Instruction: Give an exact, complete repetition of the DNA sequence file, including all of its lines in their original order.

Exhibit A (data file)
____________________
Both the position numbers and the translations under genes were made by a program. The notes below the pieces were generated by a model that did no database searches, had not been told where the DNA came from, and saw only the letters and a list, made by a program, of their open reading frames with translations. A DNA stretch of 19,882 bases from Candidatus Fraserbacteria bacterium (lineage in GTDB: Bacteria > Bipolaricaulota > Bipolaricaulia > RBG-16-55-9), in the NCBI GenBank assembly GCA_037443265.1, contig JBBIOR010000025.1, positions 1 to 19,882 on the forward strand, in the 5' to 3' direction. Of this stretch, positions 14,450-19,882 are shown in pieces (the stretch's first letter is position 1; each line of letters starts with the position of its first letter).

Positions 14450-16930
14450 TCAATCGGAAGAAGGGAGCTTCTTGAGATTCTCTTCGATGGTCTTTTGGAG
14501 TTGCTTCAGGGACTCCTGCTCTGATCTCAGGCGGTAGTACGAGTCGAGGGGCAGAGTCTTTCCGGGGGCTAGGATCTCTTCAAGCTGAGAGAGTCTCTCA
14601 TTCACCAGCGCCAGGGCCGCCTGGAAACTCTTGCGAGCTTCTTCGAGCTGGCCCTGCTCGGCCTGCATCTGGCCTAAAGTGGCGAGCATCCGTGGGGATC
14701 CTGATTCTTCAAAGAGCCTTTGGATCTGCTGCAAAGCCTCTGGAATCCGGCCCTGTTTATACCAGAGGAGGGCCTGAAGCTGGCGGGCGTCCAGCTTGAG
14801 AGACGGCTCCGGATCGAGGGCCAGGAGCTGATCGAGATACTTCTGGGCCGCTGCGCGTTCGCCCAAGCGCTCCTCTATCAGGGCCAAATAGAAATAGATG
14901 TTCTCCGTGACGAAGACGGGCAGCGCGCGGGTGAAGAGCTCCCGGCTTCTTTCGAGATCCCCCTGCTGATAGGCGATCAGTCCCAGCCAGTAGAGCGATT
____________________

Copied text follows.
Both the position numbers and the translations under genes were made by a program. The notes below the pieces were generated by a model that did no database searches, had not been told where the DNA came from, and saw only the letters and a list, made by a program, of their open reading frames with translations. A DNA stretch of 19,882 bases from Candidatus Fraserbacteria bacterium (lineage in GTDB: Bacteria > Bipolaricaulota > Bipolaricaulia > RBG-16-55-9), in the NCBI GenBank assembly GCA_037443265.1, contig JBBIOR010000025.1, positions 1 to 19,882 on the forward strand, in the 5' to 3' direction. Of this stretch, positions 14,450-19,882 are shown in pieces (the stretch's first letter is position 1; each line of letters starts with the position of its first letter).

Positions 14450-16930
14450 TCAATCGGAAGAAGGGAGCTTCTTGAGATTCTCTTCGATGGTCTTTTGGAG
14501 TTGCTTCAGGGACTCCTGCTCTGATCTCAGGCGGTAGTACGAGTCGAGGGGCAGAGTCTTTCCGGGGGCTAGGATCTCTTCAAGCTGAGAGAGTCTCTCA
14601 TTCACCAGCGCCAGGGCCGCCTGGAAACTCTTGCGAGCTTCTTCGAGCTGGCCCTGCTCGGCCTGCATCTGGCCTAAAGTGGCGAGCATCCGTGGGGATC
14701 CTGATTCTTCAAAGAGCCTTTGGATCTGCTGCAAAGCCTCTGGAATCCGGCCCTGTTTATACCAGAGGAGGGCCTGAAGCTGGCGGGCGTCCAGCTTGAG
14801 AGACGGCTCCGGATCGAGGGCCAGGAGCTGATCGAGATACTTCTGGGCCGCTGCGCGTTCGCCCAAGCGCTCCTCTATCAGGGCCAAATAGAAATAGATG
14901 TTCTCCGTGACGAAGACGGGCAGCGCGCGGGTGAAGAGCTCCCGGCTTCTTTCGAGATCCCCCTGCTGATAGGCGATCAGTCCCAGCCAGTAGAGCGATT